[Tutor] More Function Questions (Joseph Q.)

Alan Gauld alan.gauld at freenet.co.uk
Mon Apr 18 01:47:51 CEST 2005


> So what do you use the
> def bar(x, y):
> return x + y
> 
> bar(4, 5)
> 
> functions for? (I just need a simple example)

As an illustration of what a functionlooks like bar is 
fine but as it stands it's not a great example of a 
real function for several reasons:
1) The name is not descriptive of what it does
2) The body is shorter to write than the function call

Functions serve two useful purposes, the first is to make you 
code easier to read by replacing several lines of primitive code 
to a readable and meaningful description. This is known as 
*abstraction*.

The second purpose is to cut down the amount of typing you do
(and help make maintenance easier too). This is because the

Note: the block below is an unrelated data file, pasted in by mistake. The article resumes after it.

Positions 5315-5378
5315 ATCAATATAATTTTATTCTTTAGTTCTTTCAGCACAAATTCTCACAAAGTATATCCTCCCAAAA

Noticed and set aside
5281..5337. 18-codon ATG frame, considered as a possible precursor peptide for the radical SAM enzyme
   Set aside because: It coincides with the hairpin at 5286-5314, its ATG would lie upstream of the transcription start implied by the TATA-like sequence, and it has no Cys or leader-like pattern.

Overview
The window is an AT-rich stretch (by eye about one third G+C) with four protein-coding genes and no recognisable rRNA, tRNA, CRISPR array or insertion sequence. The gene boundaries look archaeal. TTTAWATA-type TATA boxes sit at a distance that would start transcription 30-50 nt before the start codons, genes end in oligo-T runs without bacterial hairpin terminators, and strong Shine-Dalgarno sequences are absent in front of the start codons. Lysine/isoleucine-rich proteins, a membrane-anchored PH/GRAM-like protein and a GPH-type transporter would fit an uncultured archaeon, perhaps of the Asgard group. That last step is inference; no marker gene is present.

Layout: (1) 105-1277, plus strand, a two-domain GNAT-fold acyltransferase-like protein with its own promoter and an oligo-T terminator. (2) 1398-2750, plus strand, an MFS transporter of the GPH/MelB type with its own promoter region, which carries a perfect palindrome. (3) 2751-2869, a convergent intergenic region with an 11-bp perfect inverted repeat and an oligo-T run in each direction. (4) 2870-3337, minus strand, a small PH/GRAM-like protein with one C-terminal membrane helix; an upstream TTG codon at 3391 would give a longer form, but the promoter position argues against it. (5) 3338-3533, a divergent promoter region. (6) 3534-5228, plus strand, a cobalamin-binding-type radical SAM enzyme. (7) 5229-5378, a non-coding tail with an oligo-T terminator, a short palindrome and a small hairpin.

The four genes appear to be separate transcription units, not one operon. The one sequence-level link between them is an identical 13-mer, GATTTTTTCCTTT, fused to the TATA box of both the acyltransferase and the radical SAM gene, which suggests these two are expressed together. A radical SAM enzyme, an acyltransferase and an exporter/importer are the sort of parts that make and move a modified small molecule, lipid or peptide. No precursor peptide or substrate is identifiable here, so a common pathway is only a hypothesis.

function turns what could be a long sequence of instructions 
into a short function name.

Let's look at a slightly more realistic example:

def average(listOfNums):
   total = 0
   if not type(listOfNums) == list:
      raise TypeError
   for num in listOfNums:
      if not type(num) == int: 
         raise TypeError
      total += num
   return total/len(listOfNums)


Now, it's much easier to type

print average([1,3,4,6,8,9,12])
print average([6,3,8,1,9])

than to try to  retype the code inside the function both times
(and any other time you need to average a list...) and in 
addition your code is much easier to read - 'average' gives 
some idea of what to expect in the result.

BTW You could shorten the function slightly using a list 
comprehension but the basic need for type checking etc is 
still valid and the naming/abstaction issue also still holds.

HTH,

Alan G
Author of the Learn to Program web tutor
http://www.freenetpages.co.uk/hp/alan.gauld


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